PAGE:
Some of the more obvious and common causes of accidents are slips and falls. Loose material or liquids on the floor contribute to dangerous falls. According to Newcastle Systems May 9, 2017 article on the Top 10 Health and Safety Issues in Warehouses using anti slip tape on floors, keeping boxes out of pathways and maintaining well lighted workspaces can prevent these frequent injuries.

Fire is a catastrophic hazard. All emergency exits must be clearly market and unobstructed. Following building permits and codes are obvious and necessary safety requirements. It is important to have no exposed wires, no cords under flooring or carpets and no leaking flammable fluids. Rob Hirschberg of Alpine Systems stresses preventative maintenance on forklifts, batteries and chargers as crucial to reduce the chance of a fire. He adds that posting safety signs throughout the facilities warning employees of proper and acceptable behavior around forklift batteries and chargers is very important. Also all fuel sources must be kept in enclosed, certified and approved cabinet systems. Fire extinguishers need to be readily available and easily accessible throughout the warehouse. Of course, smoking must be strictly forbidden in all areas of the warehouses.

Ergonomics according to OSHA can be defined simply as the study of work. More specifically, ergonomics is the science of designing the job to fit the worker, rather than physically forcing the worker’s body to fit the job. Adapting tasks, work stations, tools, and equipment to fit the worker can help reduce physical stress on a worker’s body and eliminate many potentially serious, disabling work related musculoskeletal disorders (MSDs). Ergonomics draws on a number of scientific disciplines, including physiology, biomechanics, psychology, anthropometry, industrial hygiene and kinesiology. Rob Hirschberg explained that Alpine Power Systems is ISO 9001:2015 Quality Certified with an emphasis on ergonomics and employee safety. They use assembly lift tables, anti fatigue mats, battery power jacks and forklifts to reduce the chance of injury.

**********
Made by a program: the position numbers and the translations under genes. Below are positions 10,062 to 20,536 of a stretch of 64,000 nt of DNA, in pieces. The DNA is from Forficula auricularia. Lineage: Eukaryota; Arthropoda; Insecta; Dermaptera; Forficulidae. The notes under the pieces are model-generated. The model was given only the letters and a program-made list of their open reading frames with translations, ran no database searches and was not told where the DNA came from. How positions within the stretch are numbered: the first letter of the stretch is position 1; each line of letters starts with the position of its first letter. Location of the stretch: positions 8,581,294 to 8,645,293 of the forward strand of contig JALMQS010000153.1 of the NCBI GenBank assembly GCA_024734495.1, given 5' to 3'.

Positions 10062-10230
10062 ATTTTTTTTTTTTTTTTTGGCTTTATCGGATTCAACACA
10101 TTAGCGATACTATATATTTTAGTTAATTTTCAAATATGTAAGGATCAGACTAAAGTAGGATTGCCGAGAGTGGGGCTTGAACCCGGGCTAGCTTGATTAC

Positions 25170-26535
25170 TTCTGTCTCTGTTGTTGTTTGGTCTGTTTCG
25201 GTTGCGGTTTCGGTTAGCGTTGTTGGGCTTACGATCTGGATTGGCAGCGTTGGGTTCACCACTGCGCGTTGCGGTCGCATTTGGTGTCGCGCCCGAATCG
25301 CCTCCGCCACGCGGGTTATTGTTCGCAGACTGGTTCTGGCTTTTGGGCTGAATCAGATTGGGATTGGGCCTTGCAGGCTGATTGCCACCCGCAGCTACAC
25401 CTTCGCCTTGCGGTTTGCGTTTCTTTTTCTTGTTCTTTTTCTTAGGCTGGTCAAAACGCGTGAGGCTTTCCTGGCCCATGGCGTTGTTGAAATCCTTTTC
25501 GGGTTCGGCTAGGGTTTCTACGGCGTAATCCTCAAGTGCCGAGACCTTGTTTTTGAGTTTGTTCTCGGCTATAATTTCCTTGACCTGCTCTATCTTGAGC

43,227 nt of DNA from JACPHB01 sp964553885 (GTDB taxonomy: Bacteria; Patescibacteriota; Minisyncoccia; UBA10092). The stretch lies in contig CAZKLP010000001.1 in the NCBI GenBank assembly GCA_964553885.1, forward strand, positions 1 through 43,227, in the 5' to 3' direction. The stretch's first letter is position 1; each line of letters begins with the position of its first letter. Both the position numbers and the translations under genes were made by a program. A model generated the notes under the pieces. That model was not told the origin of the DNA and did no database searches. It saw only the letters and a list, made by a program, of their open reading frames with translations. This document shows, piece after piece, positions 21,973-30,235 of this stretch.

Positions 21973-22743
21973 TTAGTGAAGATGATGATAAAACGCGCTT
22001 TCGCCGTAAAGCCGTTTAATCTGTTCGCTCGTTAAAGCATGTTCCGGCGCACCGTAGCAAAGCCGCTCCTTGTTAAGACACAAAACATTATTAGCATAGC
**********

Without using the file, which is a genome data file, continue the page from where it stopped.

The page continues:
When workers must twist their backs or over extend for reaching, injuries are common. To prevent these problems proper training for lifting techniques and using mechanical assistance for heavy or awkward items must be provided. Brandy Farris Ware and Jeffrey Fernandez of JF Associates Inc., state that proper lifting techniques ensure the worker’s body is aligned with the part so that no back twisting is necessary and body postures are close to neutral. Items should be placed at workstations with consideration given to frequency of use and weight and bulk of items. Mechanical assistance should be provided when necessary such as lifts, pickers, fork trucks, hand trucks, carts, conveyor roller tables, pallet lifts and scissor tables.